The third stanza talks about the nature of choices that would be available before an individual. It indicates that some of the choices that one would need to make would need one to be in a position to take risk. Such are the choices whose outcomes would not be very clear even though some would show the possibilities of good things. For instance, the speaker in the poem states that the two diverging roads that were before him had not been trodden on that morning. They were instead covered in leaves (Line 11 and 12). This gives the impression that the speaker did not have the luck of judging the roads by the signs that one had been used more than the other. He or she was the first person who was going to trod one of them. Following any of the roads would thus be a risk in a sense; though one that would be worth taking. This is the same thing that does happen in life. At times one has to pursue a dream or option that no one of their knowledge had pursued. They would thus have no source of consultations or pieces of advice to rely on upon making the decision to pursue the dream. It would be a pure case of taking a risk with hopes of realizing immense benefits or rewards out of the risk so taken. It should be noted that such a step would call for self-belief and resolve to actualize one’s dream(s).
The nature of choices is further discussed in the last three line of the third stanza. The speaker stipulates that he or she “kept the first for another day!” (Line 13). This implies that one may decide to pursue one option out of two options with hopes of pursing the other option later. This would especially be so if the option pursued fails to work as expected. In that case, one would drop the option and decide to pick on the other option that they would have initially put pending. However, this would happen rarely because as indicated by the speaker, one option pursued would lead to or create more ways through which one would succeed. This would give little room for one to wholly drop an idea and start pursing a new one altogether. The speaker clearly states that “Yet knowing how way leads on to way”, he or she strongly thought he or she would never retreat (Lines 14 and 15). Through these statements, the speaker is sending the message that after following the road he or she had taken, the road would probably lead to another road that would be leading to an even better destination. That is why the prospects of coming back would be very remote. The argument here is that though a choice may seem to be less promising at the beginning, it would advisable to pursue it if one considers it the best among a range of available choices. In the process of acting on the choice, the likeliness of one coming across more viable ideas would be high. In this case, all one would need to do would be to act on the ideas accordingly in their journey of actualizing their dream.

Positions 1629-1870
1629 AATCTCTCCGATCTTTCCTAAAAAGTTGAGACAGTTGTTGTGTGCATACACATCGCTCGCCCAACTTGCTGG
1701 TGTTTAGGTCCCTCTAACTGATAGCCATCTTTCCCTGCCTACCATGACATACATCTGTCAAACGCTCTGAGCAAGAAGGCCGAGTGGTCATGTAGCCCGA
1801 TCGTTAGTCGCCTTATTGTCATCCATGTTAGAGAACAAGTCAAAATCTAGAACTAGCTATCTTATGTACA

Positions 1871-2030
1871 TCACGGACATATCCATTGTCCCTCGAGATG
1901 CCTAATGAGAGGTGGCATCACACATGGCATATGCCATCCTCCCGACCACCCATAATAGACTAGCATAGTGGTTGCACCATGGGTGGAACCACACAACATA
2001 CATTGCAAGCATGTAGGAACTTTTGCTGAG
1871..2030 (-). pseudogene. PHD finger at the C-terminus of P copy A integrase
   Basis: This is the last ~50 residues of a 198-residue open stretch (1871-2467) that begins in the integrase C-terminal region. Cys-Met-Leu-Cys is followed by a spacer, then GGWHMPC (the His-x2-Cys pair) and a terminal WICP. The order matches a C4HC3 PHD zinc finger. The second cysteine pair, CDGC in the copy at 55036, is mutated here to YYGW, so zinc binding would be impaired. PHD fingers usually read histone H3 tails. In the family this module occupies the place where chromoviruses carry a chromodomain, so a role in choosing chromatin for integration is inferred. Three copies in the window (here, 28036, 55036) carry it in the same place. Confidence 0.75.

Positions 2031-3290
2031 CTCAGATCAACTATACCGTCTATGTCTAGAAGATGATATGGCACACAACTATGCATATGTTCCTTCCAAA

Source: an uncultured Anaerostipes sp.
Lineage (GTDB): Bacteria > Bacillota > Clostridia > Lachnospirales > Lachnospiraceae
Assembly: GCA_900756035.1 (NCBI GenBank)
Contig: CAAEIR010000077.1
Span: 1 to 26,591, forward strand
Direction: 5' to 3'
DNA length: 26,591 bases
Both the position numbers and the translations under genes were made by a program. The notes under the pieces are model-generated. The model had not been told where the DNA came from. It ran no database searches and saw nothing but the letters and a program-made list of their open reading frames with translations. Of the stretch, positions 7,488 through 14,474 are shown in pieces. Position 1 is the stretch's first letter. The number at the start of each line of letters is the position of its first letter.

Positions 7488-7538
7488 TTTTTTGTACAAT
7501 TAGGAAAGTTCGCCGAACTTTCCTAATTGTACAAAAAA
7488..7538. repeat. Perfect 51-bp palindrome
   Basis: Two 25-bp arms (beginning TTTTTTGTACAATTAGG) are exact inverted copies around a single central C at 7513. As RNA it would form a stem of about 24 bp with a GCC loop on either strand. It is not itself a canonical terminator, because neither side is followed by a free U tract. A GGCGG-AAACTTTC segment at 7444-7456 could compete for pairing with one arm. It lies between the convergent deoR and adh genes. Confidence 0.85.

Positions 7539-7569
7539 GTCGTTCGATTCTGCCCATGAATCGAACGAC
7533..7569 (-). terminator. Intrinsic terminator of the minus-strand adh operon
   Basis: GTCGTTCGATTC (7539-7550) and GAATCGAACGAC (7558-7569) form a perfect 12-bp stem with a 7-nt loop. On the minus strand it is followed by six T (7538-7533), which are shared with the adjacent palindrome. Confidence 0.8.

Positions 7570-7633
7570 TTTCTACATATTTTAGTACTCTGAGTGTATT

The last stanza explains that choices, if well made, would make one to have good stories to tell in life. This would happen very many years after when an individual who would have had made a choice earlier on in their life would be recalling. “I shall be telling this with a sigh”, the speaker says (Line 16). This shows that the speaker has the belief that he or she would live to tell his or her success story owing to the choice he or she made about which road to follow. The speaker continues to say that he or she will tell the story “somewhere ages and ages…” (Line 17). This gives the impression that good choices would have long lasting positive effects on those who make them and duly pursue them. The speaker sounds sure that he or she will have a story to tell. Here, it is vivid that the speaker expects not to fail out of the choice he made. This reflects the way human beings should pursue their dreams or choices. One should never be doubtful with a choice they believe is the right one. Lack of belief would most likely hinder their efforts in working on the choice in order to make it a success. Successful people would identify a goal and work hard towards achieving it irrespective of the obstacles they would experience.
In Lines 18 and 19 of the poem, the speaker stipulates, “Two roads diverged in a wood, and I— I took the one less traveled by”. He or she would be telling this story probably to encourage other people. Out of the two roads, he took one that people had not used so much. This is a source of inspiration to people to always try new things. People should not go for things or ideas that have been proven and tested in their life. Instead, they should pursue less common ideas or create new ones altogether. Ideally, working with common things would be successful but not as much as creating one’s own ideas and working on them tirelessly. The speaker took the road that was less trodden “And that has made all the difference”. The implication is that the speaker attributes his or her success to following the road he took despite it being less travelled by. People would only make such decisions out of sheer courage and optimism. As it turns out, the decisions would be overly rewarding in the long run.
Frost, Robert. The Road Not Taken. 1st ed. Houghton Mifflin Company: N.p. Web. 13 Mar. 2016.